Fisheries, Oceans provides repairs to Strawberry, Great Duck lights

MANITOULIN––Helicopter-borne repair crews braved gale force winds to replace shattered windows in the Duck Island lighthouse recently, stopping by the lighthouse at Strawberry Island to apply some timely caulking to the cupola around the light.

“I am pleased to see the repairs taking place,” said Manitoulin Lighthouse Committee co-chair Bill Caesar. Although the repairs fall somewhat short of what is needed to protect the historic structures, the effort does indicate some commitment from the Department of Oceans and Fisheries. “At least they aren’t just going out and knocking them down,” he said.

Committee co-chair Rick Nelson agreed, although he expressed considerable dismay that the powers that be have decided not to proceed with significant repairs to the roof of the Mississaugi Lighthouse in Meldrum Bay. “They opted to go with another tarp,” said Mr. Nelson. “The previous tarp was torn to shreds. What is needed out there is a new roof, instead they are spending another six or seven thousand on a tarp.”

Estimates on repairs needed to the Mississaugi Lighthouse run between $60,000 and $80,000. “It would be less expensive for a local organization to do the work,” said Mr. Nelson. “But nobody locally can really afford to make that happen.”

Currently, hopes hinge on the possibility of a government/private partnership to save the structure, with a private donor providing the base funding to make the lighthouse repairs a reality.

Mr. Nelson announced that a formal request for the Fresnel lens in the Duck Island lighthouse has been submitted. A Fresnel lens is a specialized glass lens, originally imported from France, which magnifies light dramatically. The cost of the lens when it was first installed would likely have cost in the millions of dollars when first purchased. Hopes are to make the lens a centrepiece in the new Purvis Museum being built. The Purvis family has a deep connection to the Duck Island lighhouse. “George Purvis’ great grandfather was the first lighthouse keeper,” said Mr. Nelson. “George has been the unofficial guardian of the site.”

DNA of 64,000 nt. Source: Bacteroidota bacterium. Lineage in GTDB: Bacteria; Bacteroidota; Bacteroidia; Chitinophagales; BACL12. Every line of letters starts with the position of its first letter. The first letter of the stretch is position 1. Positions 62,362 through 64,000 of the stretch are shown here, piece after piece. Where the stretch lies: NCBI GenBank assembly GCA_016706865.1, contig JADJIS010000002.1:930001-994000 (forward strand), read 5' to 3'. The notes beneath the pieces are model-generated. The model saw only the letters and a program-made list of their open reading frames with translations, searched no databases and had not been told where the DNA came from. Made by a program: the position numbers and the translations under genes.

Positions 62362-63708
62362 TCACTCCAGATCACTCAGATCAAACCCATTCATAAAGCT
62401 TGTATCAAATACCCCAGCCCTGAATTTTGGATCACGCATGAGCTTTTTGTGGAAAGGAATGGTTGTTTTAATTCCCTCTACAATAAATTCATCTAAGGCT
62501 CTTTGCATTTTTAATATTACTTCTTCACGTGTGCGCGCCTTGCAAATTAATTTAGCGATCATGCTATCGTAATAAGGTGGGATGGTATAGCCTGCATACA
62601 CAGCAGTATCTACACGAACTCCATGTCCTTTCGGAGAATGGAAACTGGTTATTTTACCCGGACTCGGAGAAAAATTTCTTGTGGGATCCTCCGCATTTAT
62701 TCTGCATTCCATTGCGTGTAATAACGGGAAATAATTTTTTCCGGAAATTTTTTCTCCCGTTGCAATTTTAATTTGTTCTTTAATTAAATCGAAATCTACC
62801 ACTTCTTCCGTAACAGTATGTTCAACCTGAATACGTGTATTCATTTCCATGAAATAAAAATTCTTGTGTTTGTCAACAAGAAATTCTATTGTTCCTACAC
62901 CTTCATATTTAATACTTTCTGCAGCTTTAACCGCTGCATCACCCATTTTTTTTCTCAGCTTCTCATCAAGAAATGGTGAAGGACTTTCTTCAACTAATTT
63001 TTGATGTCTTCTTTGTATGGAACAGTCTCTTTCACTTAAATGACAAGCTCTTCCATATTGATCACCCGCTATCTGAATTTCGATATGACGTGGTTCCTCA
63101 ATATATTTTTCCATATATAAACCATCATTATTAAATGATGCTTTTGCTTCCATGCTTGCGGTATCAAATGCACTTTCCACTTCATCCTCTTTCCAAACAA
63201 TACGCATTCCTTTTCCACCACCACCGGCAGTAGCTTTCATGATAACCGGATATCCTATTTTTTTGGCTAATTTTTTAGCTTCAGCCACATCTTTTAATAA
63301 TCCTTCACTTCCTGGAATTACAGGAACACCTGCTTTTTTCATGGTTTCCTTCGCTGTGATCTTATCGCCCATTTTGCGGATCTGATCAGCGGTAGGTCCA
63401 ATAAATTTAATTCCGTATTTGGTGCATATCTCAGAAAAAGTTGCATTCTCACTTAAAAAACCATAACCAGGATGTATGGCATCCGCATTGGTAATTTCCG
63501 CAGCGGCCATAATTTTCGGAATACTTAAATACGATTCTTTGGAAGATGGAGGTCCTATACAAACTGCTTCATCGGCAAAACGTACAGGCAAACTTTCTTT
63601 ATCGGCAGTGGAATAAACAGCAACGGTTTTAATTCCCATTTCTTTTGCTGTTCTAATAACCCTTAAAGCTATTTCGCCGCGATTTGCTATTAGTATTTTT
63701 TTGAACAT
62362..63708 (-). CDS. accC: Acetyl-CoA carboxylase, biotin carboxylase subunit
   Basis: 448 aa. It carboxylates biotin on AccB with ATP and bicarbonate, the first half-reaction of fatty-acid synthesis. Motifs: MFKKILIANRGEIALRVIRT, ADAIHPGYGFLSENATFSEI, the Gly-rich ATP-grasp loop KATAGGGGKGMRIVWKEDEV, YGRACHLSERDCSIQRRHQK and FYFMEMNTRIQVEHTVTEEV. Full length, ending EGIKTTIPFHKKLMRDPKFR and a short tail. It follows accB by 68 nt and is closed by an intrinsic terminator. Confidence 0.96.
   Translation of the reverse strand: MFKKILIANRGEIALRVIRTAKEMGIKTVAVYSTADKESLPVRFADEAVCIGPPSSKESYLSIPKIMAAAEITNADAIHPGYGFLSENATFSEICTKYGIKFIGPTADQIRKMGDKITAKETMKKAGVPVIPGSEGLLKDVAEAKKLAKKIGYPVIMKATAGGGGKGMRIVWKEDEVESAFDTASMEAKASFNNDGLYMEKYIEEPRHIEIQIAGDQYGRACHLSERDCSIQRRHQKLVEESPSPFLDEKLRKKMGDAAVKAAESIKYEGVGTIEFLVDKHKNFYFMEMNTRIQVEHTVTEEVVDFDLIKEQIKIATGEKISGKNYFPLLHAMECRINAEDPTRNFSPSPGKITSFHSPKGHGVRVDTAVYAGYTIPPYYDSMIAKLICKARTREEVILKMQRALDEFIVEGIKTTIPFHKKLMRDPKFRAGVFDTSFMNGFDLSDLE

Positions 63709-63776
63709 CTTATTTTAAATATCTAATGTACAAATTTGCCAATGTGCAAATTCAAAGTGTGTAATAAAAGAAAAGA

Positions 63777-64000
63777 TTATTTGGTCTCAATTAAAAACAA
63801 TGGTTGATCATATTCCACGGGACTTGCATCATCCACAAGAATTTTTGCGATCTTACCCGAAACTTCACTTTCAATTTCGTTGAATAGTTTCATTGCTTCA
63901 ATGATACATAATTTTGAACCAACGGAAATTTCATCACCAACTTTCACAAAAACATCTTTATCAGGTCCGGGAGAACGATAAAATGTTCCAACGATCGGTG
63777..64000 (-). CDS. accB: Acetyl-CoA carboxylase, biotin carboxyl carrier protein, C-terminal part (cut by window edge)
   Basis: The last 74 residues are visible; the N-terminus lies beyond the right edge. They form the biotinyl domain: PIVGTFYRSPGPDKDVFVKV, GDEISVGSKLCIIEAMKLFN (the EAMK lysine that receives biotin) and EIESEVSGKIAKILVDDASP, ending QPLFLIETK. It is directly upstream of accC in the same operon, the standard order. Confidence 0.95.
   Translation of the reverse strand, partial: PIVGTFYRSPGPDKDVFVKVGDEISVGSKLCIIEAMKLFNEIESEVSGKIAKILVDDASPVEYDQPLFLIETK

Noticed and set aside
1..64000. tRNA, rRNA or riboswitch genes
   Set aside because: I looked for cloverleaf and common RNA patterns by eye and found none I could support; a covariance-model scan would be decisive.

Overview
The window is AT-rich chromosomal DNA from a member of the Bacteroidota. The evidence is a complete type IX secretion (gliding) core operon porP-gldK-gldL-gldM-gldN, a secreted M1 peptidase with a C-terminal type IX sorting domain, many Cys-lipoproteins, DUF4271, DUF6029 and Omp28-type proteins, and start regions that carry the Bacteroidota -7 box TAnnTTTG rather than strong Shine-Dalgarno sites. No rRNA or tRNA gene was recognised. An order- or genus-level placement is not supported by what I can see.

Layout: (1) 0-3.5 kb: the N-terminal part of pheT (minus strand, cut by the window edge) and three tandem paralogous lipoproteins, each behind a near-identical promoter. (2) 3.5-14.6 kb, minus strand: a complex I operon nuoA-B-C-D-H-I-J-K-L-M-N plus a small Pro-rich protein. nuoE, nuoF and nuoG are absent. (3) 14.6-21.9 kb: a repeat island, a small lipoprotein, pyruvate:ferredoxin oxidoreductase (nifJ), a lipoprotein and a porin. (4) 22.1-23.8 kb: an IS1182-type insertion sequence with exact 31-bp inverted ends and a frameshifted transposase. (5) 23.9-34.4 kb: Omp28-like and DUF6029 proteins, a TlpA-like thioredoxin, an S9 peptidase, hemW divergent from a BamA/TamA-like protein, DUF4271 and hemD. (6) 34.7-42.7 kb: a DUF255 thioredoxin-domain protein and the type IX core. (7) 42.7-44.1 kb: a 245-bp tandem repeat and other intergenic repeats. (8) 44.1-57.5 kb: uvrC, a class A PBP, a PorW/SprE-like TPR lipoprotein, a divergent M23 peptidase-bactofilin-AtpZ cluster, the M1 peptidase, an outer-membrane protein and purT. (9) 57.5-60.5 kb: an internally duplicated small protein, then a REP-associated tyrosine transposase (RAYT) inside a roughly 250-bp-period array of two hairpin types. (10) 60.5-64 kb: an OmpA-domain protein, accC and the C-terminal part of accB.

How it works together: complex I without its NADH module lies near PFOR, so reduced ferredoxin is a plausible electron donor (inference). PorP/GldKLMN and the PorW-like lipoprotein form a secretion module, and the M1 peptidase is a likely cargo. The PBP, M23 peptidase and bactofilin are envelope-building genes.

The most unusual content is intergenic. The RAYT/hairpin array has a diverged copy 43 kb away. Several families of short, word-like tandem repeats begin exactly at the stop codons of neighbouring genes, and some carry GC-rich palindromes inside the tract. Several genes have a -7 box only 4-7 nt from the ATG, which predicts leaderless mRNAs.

It was Mr. Purvis, who operates a commercial fishing enterprise at the west end of Manitoulin, who first alerted the committee to the damage at Duck Island.

“Basically, the windows were completely blown out,” said Mr. Nelson. “If it hadn’t been for his vigilance, who knows how much damage would have occurred before it had been spotted.”

Negotiations for the transfers of local lighthouses that have been declared redundant for navigation purposes, to local interests, primarily municipalities (although national conservation groups have expressed an interest in the Duck Island property) are ongoing. It is expected that less encumbered lighthouses such as those located at Manitowaning and Kagawong will be taking place relatively soon. Others, especially those with large tracts of associated land, may be more problematic.

Michael Erskine